The following is a list of things to consider in your business review for 2007.
1. Regulation compliance. Most, if not all, professional surveyors are licensed by a state board. Many of these boards have standards that outline what constitutes an acceptable survey. Make sure you are practicing according to the standards for your state. If you are working in multiple states, have a final checklist of what is required by each state. If the states you practice in have a continuing education provision, don’t wait until the last couple months of the year to get the necessary training. Maintaining compliance is required for keeping your license--losing your license means you’re out of business. If you do not have your yearly renewal in your hand by December 31 of the previous year, you are practicing without a license in January. All boards of licensure/registration take a very dim view of your signing a survey after the expiration date of your license.
2. Business structure. One of your goals should be to structure your business in a way that maximizes your ability to save tax-free for retirement. In many cases, your company may need to be an LLC or Limited Liability Company. Also, as the title implies, an LLC structure reduces your liability.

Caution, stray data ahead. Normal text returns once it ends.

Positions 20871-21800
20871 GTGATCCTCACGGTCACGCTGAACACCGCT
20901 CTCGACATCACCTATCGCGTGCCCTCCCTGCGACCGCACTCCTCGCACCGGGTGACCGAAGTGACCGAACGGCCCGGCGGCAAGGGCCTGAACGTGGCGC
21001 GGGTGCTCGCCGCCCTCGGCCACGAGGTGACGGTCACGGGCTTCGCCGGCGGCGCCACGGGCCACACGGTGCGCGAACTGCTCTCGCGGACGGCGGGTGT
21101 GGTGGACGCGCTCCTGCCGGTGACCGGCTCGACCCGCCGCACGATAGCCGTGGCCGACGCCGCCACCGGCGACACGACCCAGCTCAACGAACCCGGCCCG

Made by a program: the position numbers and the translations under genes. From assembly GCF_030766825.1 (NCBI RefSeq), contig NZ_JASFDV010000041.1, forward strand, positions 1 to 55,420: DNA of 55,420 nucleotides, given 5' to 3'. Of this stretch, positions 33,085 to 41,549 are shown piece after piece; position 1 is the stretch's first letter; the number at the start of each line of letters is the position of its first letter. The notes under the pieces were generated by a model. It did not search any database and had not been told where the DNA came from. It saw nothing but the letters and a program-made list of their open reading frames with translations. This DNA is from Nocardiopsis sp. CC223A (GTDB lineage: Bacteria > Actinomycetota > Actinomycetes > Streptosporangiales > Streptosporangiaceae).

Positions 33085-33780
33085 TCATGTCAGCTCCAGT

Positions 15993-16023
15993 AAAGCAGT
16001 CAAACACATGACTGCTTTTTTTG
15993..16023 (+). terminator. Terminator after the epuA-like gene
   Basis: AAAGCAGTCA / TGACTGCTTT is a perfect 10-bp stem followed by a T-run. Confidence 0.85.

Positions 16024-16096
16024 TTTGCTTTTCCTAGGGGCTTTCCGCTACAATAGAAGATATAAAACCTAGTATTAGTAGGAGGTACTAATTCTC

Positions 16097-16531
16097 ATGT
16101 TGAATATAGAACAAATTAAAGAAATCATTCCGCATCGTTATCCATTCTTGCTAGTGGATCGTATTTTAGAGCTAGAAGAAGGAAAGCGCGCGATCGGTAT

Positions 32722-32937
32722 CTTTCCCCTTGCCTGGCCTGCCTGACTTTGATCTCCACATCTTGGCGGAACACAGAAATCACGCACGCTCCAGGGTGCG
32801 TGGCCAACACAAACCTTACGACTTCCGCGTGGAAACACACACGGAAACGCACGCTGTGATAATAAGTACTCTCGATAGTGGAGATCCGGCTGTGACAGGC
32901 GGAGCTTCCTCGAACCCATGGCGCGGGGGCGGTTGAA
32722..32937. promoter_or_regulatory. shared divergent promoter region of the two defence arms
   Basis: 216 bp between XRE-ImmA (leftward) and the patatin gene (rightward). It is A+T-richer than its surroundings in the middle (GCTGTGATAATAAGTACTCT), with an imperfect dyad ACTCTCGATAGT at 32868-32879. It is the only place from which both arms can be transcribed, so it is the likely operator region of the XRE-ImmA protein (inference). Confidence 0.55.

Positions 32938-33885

3. Employees. Make a commitment to employ the best available people and continue to keep their training up-to-date. Many states have mandatory continuing education for the registered surveyor. But are you providing educational opportunities for your other employees? A well-trained staff is the pathway to profitability. Don’t just promise rewards for performance--pay a livable wage with benefits and bonuses when deserved.
4. Crew safety. Many companies have been slow to react to safety issues for employees. A few states have enacted regulations that mandate safety training to work on state rights of way. Except where required on some construction sites, many companies ignore safety training. Your employees desire a safe and clean work environment. Remember, they are earning you a living.